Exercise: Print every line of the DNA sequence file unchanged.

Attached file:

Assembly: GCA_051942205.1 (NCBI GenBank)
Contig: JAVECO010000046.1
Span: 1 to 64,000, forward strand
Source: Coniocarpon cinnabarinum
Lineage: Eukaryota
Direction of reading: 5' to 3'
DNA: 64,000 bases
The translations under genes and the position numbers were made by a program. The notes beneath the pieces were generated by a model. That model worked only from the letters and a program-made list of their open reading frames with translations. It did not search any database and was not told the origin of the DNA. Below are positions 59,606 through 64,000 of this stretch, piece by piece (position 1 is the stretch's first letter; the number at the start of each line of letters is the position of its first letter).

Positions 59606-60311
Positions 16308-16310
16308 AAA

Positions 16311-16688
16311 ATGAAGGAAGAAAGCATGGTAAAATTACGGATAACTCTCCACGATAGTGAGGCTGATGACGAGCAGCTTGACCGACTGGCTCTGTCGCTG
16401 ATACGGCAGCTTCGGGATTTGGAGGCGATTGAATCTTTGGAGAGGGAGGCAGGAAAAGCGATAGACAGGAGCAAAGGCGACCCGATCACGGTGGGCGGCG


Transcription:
Assembly: GCA_051942205.1 (NCBI GenBank)
Contig: JAVECO010000046.1
Span: 1 to 64,000, forward strand
Source: Coniocarpon cinnabarinum
Lineage: Eukaryota
Direction of reading: 5' to 3'
DNA: 64,000 bases
The translations under genes and the position numbers were made by a program. The notes beneath the pieces were generated by a model. That model worked only from the letters and a program-made list of their open reading frames with translations. It did not search any database and was not told the origin of the DNA. Below are positions 59,606 through 64,000 of this stretch, piece by piece (position 1 is the stretch's first letter; the number at the start of each line of letters is the position of its first letter).

Positions 59606-60311
Positions 16308-16310
16308 AAA

Positions 16311-16688
16311 ATGAAGGAAGAAAGCATGGTAAAATTACGGATAACTCTCCACGATAGTGAGGCTGATGACGAGCAGCTTGACCGACTGGCTCTGTCGCTG
16401 ATACGGCAGCTTCGGGATTTGGAGGCGATTGAATCTTTGGAGAGGGAGGCAGGAAAAGCGATAGACAGGAGCAAAGGCGACCCGATCACGGTGGGCGGCG